There are 2 types of nominees:
A plan nominee can make decisions about parts of the preparation, management or changes to your plan, that you choose. They will receive notices from us relating to your plan, and the details of the notices we send to you. A correspondence nominee can make some decisions about your business with the NDIS, not including those for the plan nominee. We send notices about you or for you to a correspondence nominee and tell them when we contact you directly.
You can have either a plan nominee, a correspondence nominee, or you can have both.
You can have the same person as both your plan and correspondence nominee. Or you can have one person as your plan nominee and someone different as your correspondence nominee. We can also appoint more than one person as your plan nominee. For example, we could appoint 2 people as your plan nominees, each person being responsible for different decisions.
What is a plan nominee and what do they do?
A plan nominee can make decisions about:
- planning – preparing or changing your plan
- managing your plan funding – receiving and managing your funding and using your funding.
A plan nominee can be appointed to do either or both of these things.
You can have more than one plan nominee. If you have 2 or more plan nominees they may each have different responsibilities. But only one can manage the funding in your plan.
You can ask us to limit the things your plan nominee can do. For example, you might want to decide by yourself what goals you want to pursue with your NDIS plan, but you want your plan nominee to help you manage your funding.
We can also limit what plan nominees can and can’t do for you, depending on what decisions we need them to make for you.
When your plan nominee does something on your behalf we look at this as if you had done it yourself.
If you have a plan nominee appointed by us they can only do something on your behalf if they believe you’re not able to do it yourself. Learn more about the duties of a nominee.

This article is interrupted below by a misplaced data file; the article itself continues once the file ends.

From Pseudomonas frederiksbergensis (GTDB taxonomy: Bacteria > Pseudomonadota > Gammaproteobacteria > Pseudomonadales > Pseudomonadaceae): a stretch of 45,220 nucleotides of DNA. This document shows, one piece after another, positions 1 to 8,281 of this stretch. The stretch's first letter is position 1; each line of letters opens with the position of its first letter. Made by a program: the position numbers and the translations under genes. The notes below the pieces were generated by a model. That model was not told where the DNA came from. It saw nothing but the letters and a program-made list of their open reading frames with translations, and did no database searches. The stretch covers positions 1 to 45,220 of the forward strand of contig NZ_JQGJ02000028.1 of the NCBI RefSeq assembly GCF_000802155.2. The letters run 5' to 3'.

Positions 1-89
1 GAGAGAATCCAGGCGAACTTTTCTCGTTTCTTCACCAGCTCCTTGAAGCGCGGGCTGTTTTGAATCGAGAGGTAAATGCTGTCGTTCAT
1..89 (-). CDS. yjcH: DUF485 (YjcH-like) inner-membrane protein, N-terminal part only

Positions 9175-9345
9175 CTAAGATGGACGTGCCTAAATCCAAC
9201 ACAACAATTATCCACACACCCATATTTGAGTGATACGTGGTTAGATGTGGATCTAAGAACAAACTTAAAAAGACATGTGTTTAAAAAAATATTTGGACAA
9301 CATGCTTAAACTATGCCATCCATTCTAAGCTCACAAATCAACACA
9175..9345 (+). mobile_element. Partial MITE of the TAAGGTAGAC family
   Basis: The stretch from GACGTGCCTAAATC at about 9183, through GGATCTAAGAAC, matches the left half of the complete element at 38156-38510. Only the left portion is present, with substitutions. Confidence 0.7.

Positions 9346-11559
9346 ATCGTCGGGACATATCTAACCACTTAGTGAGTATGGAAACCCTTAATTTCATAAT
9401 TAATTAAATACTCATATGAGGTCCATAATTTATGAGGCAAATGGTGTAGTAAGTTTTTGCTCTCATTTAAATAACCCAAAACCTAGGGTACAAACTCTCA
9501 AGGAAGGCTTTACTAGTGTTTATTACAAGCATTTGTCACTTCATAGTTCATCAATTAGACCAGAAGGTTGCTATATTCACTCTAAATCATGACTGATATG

Your nominee doesn’t have any criminal liability under the laws of the NDIS for:
- anything you do or fail to do
- anything the nominee does in good faith, in their role as your nominee.
However, an exception to this would be if your plan nominee refused or didn’t comply with a notice from us asking for a statement about the use of your funding. A nominee may be responsible for criminal offences under other laws in this case.
What is a correspondence nominee and what do they do?
A correspondence nominee is someone who can make some decisions for you about your business with the NDIS. But they can’t do anything or make decisions about:
- preparing or changing your plan
- managing the funding for supports in your plan.
If you need someone to make decisions for you about your plan, you may need a plan nominee.
A correspondence nominee can ask us for information about you, or for you. They can receive letters and notices from us about you, or for you.
When your correspondence nominee writes to us on your behalf, we treat this as if you had written to us yourself. When we send your correspondence nominee a piece of information, we treat this as if we’re sending it to you.
Any notice we would normally give to you as a participant, we’ll give to your correspondence nominee. In most cases, we expect your nominee to respond to us if we ask for something to be done, or information given to us.
How long can your nominee be appointed for?
Your nominee can be appointed for a set period of time or indefinitely.
If the appointment is for a set period, we can arrange for your nominee’s role to end:
- after a period of time, for example, after 6 months
- when a certain event takes place, for example, when you turn a certain age, or your next plan reassessment.
Having a nominee appointed for a set period can be good when you’re building your decision-making skills. You may have supports included in your plan to build these skills. We’ll talk to you about the different help available for decision-making. We’ll also help you to change from having a nominee and representative decision-making, to supported decision- making when you’re ready.
A set period might also be best when:
- we think we should review your need for a nominee after a period of time, for example, whenever we change your plan or at a check-in
- we expect an appointed decision-maker, for example a guardian, will probably be appointed for you, and you’ll only need a nominee until then
- the person you want as your nominee isn’t currently available and we need to appoint someone else as a nominee until that person becomes available
- your nominee is a court-appointed or participant-appointed decision-maker, and we think their role as your NDIS nominee should end when their appointment as your decision-maker ends.
When we decide how long to appoint your nominee for, we must also consider:
- what you want
- the opinions of any carers who help you to make decisions and manage your day-to-day activities
- the opinions of other people who support you.